I'm planning to run a #2 Aluminum conductor ("XLP/USE-2 or RHH/RHW-2") from my new 200A panel to the water pipe as a bonding conductor (80 ft distance). If I run the bonding wire in a PVC conduit back to the panel, can I use the bonding wire also as a ground for a 50A circuit that I'm planning to run in the same conduit? In other words, can I run 2 hots and a neutral (#4 Aluminum for my 50A 240V stove circuit, and use the #2 Al bonding conductor as my ground? What if I also add a 30A 240V circuit for a future heat pump water heater (#10 THHN Copper) in the same conduit, can I use the bonding conductor as a ground for that circuit as well?

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    Is all this stuff in the same conduit? Then 250.122(C) can apply. Otherwise you're going to need a ground per circuit.
    – KMJ
    Aug 15, 2023 at 22:59
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    You know you can use the 75C thermal table with individual wires, right? Though yes you'd need #4 to a 50A range if it was sharing the pipe with other live circuits. Anyway, a 30-60A circuit only needs a #10 Cu or #8 Al ground. The code you'd be looking at would be 250.130. Aug 16, 2023 at 18:05
  • @Harper-ReinstateMonica is there any derating for the ground in a conduit with 4 current carrying conductors? Or is #10 Cu fine for the ground for the 50A and 30A circuits? Aug 16, 2023 at 20:43
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    It's the same code reference I used when installing two 30A circuits recently in my house. The big thing to keep in mind is that you need to connect everything so that if you disconnect one of the devices (receptacle or appliance) the other one stays grounded at all times. No running all the grounds in to a wire nut, it has to be something like a bus, independent ground ears, or a Wago.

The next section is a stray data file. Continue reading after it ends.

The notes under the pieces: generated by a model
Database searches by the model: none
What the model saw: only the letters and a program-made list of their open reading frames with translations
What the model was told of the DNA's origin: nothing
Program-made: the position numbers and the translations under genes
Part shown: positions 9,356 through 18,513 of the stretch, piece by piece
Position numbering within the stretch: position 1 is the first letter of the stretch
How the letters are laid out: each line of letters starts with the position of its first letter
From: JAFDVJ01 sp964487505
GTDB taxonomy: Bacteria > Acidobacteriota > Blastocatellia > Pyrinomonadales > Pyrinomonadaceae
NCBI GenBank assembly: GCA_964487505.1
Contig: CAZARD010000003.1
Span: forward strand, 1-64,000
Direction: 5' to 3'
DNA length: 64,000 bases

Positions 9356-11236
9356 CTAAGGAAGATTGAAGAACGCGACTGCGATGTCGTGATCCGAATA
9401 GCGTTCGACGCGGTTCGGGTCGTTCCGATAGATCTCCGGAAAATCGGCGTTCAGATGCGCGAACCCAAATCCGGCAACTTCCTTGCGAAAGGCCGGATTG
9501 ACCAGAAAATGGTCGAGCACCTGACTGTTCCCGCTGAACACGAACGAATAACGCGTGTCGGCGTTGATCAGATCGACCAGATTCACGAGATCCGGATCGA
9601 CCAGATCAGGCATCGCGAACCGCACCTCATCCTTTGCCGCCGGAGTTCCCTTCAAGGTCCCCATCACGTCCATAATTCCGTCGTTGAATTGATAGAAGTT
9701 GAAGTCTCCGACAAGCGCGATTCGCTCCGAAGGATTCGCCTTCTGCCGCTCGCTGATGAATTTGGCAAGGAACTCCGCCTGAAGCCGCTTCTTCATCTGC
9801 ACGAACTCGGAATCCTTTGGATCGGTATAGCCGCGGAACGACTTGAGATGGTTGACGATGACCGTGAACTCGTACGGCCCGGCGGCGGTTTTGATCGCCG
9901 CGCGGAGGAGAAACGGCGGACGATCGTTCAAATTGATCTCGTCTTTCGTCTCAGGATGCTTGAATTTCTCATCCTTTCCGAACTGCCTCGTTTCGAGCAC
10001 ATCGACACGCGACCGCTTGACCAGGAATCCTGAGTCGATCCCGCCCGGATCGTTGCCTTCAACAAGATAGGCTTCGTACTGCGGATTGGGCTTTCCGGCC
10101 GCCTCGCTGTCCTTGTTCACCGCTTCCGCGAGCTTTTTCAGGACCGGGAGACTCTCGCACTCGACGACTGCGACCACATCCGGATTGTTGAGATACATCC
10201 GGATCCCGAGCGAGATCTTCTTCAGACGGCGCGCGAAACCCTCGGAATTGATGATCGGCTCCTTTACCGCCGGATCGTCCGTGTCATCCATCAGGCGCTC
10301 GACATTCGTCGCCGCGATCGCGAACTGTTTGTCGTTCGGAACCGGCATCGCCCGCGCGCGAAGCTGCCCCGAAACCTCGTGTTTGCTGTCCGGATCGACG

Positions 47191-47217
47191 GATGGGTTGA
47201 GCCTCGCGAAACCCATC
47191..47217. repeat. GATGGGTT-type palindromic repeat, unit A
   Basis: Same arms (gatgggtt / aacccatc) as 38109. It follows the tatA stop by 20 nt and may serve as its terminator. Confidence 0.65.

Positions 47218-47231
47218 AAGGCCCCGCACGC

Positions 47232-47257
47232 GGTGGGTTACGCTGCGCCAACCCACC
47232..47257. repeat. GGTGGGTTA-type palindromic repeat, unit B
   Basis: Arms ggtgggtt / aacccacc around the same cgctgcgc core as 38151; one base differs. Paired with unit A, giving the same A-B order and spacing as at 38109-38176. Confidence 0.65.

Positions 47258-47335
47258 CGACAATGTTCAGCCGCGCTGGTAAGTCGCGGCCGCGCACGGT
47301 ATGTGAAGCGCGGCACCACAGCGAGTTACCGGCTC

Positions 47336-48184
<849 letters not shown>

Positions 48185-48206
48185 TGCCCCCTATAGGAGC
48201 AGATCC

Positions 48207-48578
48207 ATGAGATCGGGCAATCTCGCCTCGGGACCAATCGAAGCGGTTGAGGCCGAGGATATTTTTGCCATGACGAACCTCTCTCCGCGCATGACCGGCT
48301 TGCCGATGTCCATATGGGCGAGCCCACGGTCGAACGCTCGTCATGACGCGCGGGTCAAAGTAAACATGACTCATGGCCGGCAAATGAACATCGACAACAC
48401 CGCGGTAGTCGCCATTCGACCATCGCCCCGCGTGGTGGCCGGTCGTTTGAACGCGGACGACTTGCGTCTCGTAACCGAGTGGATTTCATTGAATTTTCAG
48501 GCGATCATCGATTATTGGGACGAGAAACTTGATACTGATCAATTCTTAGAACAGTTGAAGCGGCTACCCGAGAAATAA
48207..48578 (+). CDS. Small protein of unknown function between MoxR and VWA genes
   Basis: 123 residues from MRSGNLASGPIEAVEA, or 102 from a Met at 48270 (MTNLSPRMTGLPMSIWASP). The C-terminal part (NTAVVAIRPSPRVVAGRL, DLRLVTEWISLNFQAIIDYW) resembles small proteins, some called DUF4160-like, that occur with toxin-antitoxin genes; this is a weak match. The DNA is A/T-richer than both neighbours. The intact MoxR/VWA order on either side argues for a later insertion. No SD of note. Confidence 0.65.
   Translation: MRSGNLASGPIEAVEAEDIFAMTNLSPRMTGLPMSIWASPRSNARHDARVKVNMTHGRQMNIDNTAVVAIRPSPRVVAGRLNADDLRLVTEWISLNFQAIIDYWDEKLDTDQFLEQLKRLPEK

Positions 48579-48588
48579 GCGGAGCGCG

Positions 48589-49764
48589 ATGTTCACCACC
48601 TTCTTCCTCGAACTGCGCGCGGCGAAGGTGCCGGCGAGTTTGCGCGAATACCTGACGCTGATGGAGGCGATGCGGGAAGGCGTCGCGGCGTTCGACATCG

– KMJ
    Aug 16, 2023 at 21:25
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    @ChristianK In a split-phase 120/240V circuits, all circuits have exactly two current carrying conductors for the purpose of the derate. If a second circuit is present, #8 caps off at 44A. See 250.122(B) for the "enlarge grounds if conductors are enlarged" rule. Since #6 Cu has the minimum ampacity for the intended installation (with a second circuit), I believe #10 ground should suffice. Aug 17, 2023 at 4:43

1 Answer 1


Recently discussed here.

Upgrade Nongrounding Receptacle near Aluminum GEC?

Unless you are bonding within 5 feet of the water service entrance, the bonding wire is not considered GEC and can't be used as an EGC. If the 80 ft run does get all the way to entrance, then you can use it possibly for retrofits, but that is limited to replacing non-grounding receptacles and extending existing circuits. This does not apply to a new panel.

If you run a new 50A circuit then you have to run at least one new ground wire in the PVC raceway. Reference NEC 250.122(C). For a new circuit, the water bond doesn't count as a ground wire.

2014 NEC added an exception in 250.121(A) if you can meet the requirements regarding objectionable current. But really, how easy is it to add a 10 ga grounding wire in the same conduit for your new circuits?

  • I am bonding within 5 feet of the water service entrance, but you are right that adding one #10 Cu wire isn't that big of a deal. Aug 16, 2023 at 20:46

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